Music Transfer Student and Pianist Brooke Wyatt is Welcomed into the Fold

Brooke Wyatt is a Music Performance student working towards her BA. As a transfer student, she has a unique insight into the opportunity for both academic and professional advancement at Columbia. Here, she shares her journey thus far.

When did you first become interested in music? Was there a moment growing up when you knew that you wanted to pursue a career in the field?

My interest in music was actually a result of my mother who had a strong desire to see me play the piano. She signed me up for piano lessons probably around the first or second grade and I felt drawn to the instrument each year I learned more about it. The true time in my life where I knew I wanted to pursue a career in the field was freshman year at my performing arts high school. The experience opened my eyes to various directions I could go, and it really inspired me to want to continue practicing, collaborating with others, and working hard to make it a future career.

What has your experience been like as a transfer student?

My experience has been very pleasant. I would say at first, it was a very vulnerable time for me because I just was at a completely different school in a completely different environment only three months before, so to just move on to a different city and school was definitely overwhelming at first. But once I found my groove at the school, I started to feel more and more comfortable each day. A huge part of finding my groove was credited to meeting so many great people that who were so welcoming to me. It was awesome, because sometimes it can be tough for others to let people into their groups after they have already been established, but it was the opposite with the friends I have met thus far. Joining the Fusion Ensemble was also amazing for my artistic vulnerability because I had come from a conservatory where it was all music 24/7 to a school with other classes outside of music, so being able to fall smoothly into such a strong music group was super helpful with the transition.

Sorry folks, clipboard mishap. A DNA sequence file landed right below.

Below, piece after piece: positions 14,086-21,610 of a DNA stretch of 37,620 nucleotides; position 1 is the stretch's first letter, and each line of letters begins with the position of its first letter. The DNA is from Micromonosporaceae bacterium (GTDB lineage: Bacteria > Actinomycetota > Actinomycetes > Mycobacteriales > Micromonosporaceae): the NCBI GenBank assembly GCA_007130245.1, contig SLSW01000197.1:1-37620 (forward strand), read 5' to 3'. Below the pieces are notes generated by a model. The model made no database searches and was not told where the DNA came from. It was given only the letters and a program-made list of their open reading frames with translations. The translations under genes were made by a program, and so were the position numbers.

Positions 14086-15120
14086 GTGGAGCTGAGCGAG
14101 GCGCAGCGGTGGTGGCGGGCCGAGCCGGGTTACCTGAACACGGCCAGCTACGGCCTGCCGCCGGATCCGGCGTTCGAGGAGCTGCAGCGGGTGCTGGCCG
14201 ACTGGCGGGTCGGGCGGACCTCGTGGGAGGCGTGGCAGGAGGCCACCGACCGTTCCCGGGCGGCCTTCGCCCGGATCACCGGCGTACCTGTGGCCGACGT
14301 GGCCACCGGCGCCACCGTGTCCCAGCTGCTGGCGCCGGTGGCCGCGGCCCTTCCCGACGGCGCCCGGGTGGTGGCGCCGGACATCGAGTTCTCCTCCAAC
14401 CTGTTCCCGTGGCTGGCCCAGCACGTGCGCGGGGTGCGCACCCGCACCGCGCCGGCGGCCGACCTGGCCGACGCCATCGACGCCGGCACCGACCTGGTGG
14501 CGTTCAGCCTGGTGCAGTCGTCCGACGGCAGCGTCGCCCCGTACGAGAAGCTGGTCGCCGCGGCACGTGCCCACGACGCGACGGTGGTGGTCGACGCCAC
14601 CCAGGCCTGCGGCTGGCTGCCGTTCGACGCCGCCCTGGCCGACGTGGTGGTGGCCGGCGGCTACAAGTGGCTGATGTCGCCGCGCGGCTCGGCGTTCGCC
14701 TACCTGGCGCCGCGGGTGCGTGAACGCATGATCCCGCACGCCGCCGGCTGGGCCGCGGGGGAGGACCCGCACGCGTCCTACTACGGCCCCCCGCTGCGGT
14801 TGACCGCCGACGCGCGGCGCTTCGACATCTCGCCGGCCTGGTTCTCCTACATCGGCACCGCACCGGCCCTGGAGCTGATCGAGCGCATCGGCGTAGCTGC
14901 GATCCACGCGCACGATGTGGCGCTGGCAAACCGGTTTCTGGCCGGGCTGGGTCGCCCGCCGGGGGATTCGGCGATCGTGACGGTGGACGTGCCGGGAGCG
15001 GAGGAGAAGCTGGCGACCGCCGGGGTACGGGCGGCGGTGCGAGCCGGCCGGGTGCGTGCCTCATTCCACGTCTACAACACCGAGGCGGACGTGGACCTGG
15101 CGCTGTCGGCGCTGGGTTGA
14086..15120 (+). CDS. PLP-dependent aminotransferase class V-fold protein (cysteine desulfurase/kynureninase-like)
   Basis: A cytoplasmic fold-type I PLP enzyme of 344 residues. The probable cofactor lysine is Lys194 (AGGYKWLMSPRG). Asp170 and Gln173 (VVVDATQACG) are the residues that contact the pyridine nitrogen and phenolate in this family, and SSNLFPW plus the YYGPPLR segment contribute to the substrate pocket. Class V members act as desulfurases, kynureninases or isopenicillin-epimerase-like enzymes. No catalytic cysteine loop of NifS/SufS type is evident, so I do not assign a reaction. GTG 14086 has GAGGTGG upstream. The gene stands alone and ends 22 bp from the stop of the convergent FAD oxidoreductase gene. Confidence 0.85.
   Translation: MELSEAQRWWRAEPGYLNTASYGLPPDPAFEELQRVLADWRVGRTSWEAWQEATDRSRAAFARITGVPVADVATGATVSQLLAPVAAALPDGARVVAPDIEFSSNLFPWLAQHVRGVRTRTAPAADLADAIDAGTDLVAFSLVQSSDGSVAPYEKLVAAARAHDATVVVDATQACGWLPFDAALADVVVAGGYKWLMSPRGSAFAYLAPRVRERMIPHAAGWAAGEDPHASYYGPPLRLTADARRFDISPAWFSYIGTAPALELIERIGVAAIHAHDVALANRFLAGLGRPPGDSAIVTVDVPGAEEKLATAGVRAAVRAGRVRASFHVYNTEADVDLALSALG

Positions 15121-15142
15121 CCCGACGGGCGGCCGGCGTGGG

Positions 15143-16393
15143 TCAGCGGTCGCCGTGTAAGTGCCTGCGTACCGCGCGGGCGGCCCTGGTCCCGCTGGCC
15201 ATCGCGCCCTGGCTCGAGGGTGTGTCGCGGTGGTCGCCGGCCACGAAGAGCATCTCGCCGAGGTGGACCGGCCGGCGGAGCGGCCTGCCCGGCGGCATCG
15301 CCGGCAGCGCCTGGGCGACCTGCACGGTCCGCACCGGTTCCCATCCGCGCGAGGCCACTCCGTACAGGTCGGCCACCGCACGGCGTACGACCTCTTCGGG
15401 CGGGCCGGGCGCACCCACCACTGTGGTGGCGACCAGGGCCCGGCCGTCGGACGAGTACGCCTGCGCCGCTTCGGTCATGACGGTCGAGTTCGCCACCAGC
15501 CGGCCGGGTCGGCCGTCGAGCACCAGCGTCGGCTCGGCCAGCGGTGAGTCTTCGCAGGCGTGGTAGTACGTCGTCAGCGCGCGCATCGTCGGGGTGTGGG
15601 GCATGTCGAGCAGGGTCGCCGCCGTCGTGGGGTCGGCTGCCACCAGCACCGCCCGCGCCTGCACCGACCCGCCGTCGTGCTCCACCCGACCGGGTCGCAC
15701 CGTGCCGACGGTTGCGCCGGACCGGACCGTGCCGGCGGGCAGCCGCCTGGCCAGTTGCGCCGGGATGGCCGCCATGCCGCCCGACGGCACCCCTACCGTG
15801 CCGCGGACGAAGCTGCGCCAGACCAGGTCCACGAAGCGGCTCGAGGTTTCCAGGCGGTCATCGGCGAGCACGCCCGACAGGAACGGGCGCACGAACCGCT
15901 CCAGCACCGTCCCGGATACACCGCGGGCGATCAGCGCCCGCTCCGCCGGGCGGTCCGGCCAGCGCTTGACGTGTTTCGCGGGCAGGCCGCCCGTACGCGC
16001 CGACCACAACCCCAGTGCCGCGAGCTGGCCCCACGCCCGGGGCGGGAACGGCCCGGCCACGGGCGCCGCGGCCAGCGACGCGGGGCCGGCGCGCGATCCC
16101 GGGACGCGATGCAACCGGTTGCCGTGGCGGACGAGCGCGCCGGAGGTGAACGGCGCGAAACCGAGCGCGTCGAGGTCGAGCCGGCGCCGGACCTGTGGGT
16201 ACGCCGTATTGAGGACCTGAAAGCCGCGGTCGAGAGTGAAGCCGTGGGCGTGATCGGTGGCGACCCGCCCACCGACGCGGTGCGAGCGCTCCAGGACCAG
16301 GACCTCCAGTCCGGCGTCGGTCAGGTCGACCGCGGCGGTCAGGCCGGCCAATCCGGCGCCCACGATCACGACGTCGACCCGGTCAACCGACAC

What made you choose Columbia College Chicago?

Deciding to attend Columbia was such a last-minute decision that I still marvel at when reflecting on it. I knew that I was not going back to my previous school, but my initial decision for the fall was to just stay back home and take core classes at my local community college. I knew that I was most likely not going to be transferring to another conservatory, so I thought that I would just take the semester to take the core classes that most universities require. While I was planning to attend my classes, I was also planning to begin my application process to a few different schools that I was interested in transferring to in the spring. Columbia happened to be on the list because I had previously visited and been accepted to the school back when I was a senior in high school. I had already previously met with some faculty as well, so I thought I would just reach out to the same people and just make them aware of my interest in potentially attending their school in the spring. I just so happened to email the head of the music department and let him know of my interest in the school and he stated that he was interested in me attending for the Fall of 2019 instead of waiting for spring of 2020 if I could get all my paperwork together. Did I also mention that this email conversation occurred a week before the school year was supposed to begin? Well, yeah, that was the case and I was already currently attending classes at my community college when [Chair Sebastian Huydts] offered me acceptance at Columbia for the Fall. It worked out so smoothly because I had already visited the school before, and they had heard me play, so I was able to apply and be accepted. It was a lot easier than I would have ever imagined. I took that week to discuss details for what classes to register for, unenrolled from my classes at the community college, and was on a flight to Chicago by the weekend to start school that Tuesday after Labor Day.